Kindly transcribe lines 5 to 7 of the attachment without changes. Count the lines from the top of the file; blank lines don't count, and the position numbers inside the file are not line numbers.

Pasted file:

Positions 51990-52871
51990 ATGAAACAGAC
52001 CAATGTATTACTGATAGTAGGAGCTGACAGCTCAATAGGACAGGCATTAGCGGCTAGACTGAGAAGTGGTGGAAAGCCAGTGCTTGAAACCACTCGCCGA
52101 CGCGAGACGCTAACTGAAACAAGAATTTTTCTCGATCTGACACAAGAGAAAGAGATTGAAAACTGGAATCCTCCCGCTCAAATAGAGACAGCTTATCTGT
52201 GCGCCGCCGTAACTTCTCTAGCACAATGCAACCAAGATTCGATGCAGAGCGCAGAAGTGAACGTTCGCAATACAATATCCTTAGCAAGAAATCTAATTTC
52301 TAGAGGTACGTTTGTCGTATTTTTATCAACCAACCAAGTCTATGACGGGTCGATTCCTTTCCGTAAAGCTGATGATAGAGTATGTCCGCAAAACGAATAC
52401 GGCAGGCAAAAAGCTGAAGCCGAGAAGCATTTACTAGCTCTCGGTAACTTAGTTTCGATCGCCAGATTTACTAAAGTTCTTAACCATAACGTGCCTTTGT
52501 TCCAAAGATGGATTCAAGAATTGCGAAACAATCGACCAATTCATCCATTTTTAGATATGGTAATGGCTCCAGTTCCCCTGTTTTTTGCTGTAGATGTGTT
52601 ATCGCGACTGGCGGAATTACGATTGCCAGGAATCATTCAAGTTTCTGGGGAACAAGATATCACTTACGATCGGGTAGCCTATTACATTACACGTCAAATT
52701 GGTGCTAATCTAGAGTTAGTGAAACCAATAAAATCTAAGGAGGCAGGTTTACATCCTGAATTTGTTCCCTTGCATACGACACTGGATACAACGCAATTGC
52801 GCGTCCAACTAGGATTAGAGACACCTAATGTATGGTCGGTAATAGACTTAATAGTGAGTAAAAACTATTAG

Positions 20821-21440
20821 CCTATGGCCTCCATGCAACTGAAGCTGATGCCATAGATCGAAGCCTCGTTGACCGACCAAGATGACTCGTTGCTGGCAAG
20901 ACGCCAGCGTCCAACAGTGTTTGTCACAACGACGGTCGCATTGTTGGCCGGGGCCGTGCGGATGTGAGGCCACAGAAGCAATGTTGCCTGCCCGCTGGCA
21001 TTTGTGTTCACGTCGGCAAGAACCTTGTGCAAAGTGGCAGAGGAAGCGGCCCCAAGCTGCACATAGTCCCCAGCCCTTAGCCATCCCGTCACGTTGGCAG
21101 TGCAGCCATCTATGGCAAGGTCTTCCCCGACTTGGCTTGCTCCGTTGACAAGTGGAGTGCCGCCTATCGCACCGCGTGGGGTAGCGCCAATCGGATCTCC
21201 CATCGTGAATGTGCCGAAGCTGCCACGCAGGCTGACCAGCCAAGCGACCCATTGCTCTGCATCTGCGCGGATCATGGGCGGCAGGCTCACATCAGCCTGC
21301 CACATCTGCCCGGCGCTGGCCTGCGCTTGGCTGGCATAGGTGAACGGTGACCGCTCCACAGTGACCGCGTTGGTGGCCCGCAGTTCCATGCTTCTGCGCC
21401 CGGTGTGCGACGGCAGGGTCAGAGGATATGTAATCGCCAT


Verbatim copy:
52201 GCGCCGCCGTAACTTCTCTAGCACAATGCAACCAAGATTCGATGCAGAGCGCAGAAGTGAACGTTCGCAATACAATATCCTTAGCAAGAAATCTAATTTC
52301 TAGAGGTACGTTTGTCGTATTTTTATCAACCAACCAAGTCTATGACGGGTCGATTCCTTTCCGTAAAGCTGATGATAGAGTATGTCCGCAAAACGAATAC
52401 GGCAGGCAAAAAGCTGAAGCCGAGAAGCATTTACTAGCTCTCGGTAACTTAGTTTCGATCGCCAGATTTACTAAAGTTCTTAACCATAACGTGCCTTTGT